SUNDAY SCHOOL LESSONS
Commentary by Walter Albritton
Key Verse: [Jesus] fell on his face, and prayed, saying, O my Father, if it be possible, let this cup pass from me: nevertheless, not as I will, but as thou wilt. – Matthew 26:39
in his movie The Passion of the Christ,
gives us an unforgettable picture of the soul-wrenching pain Jesus experienced
struggle of Jesus to obey the Father and drink the cup of suffering was
horrendous enough. As if that was not enough, even his most faithful disciples
did not support him by staying awake to pray with him. The treacherous kiss of
his friend Judas as the
Though we have read it many times, it is still sickening to read the words of Judas as he walked over in the pale moonlight to kiss Jesus “affectionately” (Phillips). With obvious hypocrisy, Judas said, “Greetings, Master.” Apparently, he hoped that Jesus would be so naïve as to not suspect that one of his own disciples was betraying him. The response of Jesus, however, must have stabbed his soul awake. Jesus said to him, “Judas, my friend, why are you here?” (Phillips). I can imagine that Judas felt those words of the Master pounding in his mind until he realized what an atrocious thing he had done. No wonder he concluded that suicide was his only way out. He had betrayed the best friend he had ever had, and the best friend any person can ever have. When a person turns his back on the “Friend of Sinners,” he has capitulated to the influence of the Evil one and the darkness that enfolds him. The enduring pity is that Judas did not choose, as Peter did, to believe that the Master would forgive him. Because of that, Judas slipped out into eternity with no hope of his soul living in the loving presence of God. There is no sadder prospect for any human being.
It is important, as we study this chapter in Matthew, to consider how much Jesus desired the companionship of his friends. He wanted them with him as he faced the ultimate test of his life. He admitted to them, “My soul is exceeding sorrowful, even unto death.” He does not expect his disciples to know how he felt; he tells them. His anguish of soul was written on his face. Yet his disciples could not stay awake to pray with him.
Ponder our own need for the companionship of our friends, especially when our lives are in crisis. Our friends make a powerful difference by standing beside us, and praying with us, when the bottom falls out of life. How could any of us make it without the love and understanding of our friends?
Here is one reason the church exists – to offer loving friendship with people in all stages of their lives. Young men and women need friends during the struggle to move from childhood to adulthood. Young parents need the comfort and presence of Christian friends when the doctor reports that an unborn baby has serious birth defects. People in the middle years need the support of their friends when they are struggling with career changes or the care of aging parents. Those same aging parents need the companionship that friends in their church can offer during the sometimes-lonely sunset years.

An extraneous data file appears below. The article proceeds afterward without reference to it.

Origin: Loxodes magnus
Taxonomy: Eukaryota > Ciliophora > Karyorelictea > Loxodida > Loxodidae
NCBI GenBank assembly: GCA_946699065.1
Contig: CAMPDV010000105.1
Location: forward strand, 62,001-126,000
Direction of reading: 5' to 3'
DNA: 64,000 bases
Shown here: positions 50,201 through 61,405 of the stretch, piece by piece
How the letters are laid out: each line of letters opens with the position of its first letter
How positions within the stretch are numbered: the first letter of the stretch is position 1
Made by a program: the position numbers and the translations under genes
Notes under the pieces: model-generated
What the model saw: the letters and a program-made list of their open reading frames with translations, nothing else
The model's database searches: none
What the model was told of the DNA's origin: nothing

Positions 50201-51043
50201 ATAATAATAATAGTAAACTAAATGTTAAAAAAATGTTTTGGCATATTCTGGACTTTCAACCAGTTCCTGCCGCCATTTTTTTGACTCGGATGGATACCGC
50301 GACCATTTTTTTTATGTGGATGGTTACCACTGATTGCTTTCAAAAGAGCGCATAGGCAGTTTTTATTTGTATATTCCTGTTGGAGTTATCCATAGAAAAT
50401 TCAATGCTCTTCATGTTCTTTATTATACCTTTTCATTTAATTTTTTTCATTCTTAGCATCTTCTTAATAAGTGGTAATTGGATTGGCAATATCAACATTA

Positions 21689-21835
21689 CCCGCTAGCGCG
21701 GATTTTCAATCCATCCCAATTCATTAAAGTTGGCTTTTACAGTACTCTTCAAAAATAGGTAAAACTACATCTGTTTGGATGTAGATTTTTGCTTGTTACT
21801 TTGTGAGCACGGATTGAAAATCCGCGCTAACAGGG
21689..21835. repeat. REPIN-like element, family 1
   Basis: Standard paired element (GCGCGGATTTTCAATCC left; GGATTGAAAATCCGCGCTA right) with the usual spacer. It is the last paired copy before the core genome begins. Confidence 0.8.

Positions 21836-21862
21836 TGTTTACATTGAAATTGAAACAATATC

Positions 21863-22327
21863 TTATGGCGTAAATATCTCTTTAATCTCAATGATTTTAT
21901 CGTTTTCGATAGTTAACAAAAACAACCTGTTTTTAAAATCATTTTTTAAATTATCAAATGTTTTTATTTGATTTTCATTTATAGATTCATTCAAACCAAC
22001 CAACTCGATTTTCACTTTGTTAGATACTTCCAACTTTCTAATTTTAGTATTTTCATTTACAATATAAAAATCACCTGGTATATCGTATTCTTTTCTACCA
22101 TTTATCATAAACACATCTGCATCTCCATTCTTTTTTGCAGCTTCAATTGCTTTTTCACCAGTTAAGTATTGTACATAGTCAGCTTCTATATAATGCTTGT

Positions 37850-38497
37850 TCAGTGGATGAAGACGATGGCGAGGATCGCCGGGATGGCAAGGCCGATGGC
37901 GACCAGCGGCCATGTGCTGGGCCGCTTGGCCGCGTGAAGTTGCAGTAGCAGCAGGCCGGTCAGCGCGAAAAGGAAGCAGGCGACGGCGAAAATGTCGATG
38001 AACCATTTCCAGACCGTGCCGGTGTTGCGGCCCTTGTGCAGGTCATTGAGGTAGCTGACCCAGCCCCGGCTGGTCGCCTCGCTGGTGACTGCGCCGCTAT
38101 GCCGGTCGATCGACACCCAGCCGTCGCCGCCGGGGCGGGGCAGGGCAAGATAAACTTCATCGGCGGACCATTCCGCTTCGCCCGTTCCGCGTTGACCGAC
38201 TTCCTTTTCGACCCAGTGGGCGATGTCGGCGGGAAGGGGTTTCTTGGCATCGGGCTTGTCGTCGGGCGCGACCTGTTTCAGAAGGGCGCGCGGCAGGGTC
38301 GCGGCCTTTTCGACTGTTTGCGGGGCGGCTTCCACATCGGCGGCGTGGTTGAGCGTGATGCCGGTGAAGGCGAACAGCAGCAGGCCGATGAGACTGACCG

is shriveling up and dying that fails to support its own people with tender,
loving care. To fail to meet the needs of our homebound persons is like going
to sleep when we need to be praying in the garden. All around us are people
struggling in their personal gardens of
We can learn from Jesus the need for tenacity in prayer. If Jesus needed to persevere in prayer, perhaps there is need for the same seriousness in our own praying. It is not always easy to know the will of God. Often much earnest prayer is necessary before we know exactly what decision God wants from us. Though Jesus did not have the benefit of his friends praying with him, we must not neglect to invite our friends to pray with us about life’s most important decisions. God often speaks through the counsel of our Christian friends. When we kneel and pray with five other people, God has six minds through which he can make his will known to us.
The Gospels teach us that Jesus prayed before every major decision in his life. After intense prayer, which sometimes lasted all night, Jesus found the courage and the wisdom to act in obedience to the Father. This is a lesson for us. We would make far fewer mistakes, in judgment or in spirit, if we spent several hours in prayer before our decisions. Even though we understand that the Master will forgive us, we should remember that he is also willing to guide us, to “lead us not into temptation.”
Prayer gives God the opportunity to intervene in our lives. I can never forget the woman who shared with me about a telephone call from her daughter. The daughter called in distress and tears, explaining that her life was in a shambles and that she could not go on. Her mother listened for a while, and then took charge. She said, “Honey, I want you to get down on your knees and hold the phone so you can hear me. I am going to pray for you.”
This devout Christian mother began to pray as earnestly as she had ever prayed in her life. She asked the Lord to reach down and touch her daughter, to forgive her of all her sins, and to show her a way out of her dilemma. The mother concluded by praying, “Now Lord, give my precious daughter victory over her doubt and depression. Give her the faith to know that Satan no longer has power over her. Help her to hold your hand, dear Jesus, and give her the courage to pick up the broken pieces and make a new start.”
That mother’s prayer saved that woman’s life! It was not, of course, the prayer that met her need but the God to whom the prayer was made. God is ready to do many works of grace in our lives – in answer to our prayers. May we learn to trust the Father, as Jesus did, to hear our prayers and lead us out of the darkness into the sunshine of his love. + + + + (Walter may be contacted at firstname.lastname@example.org)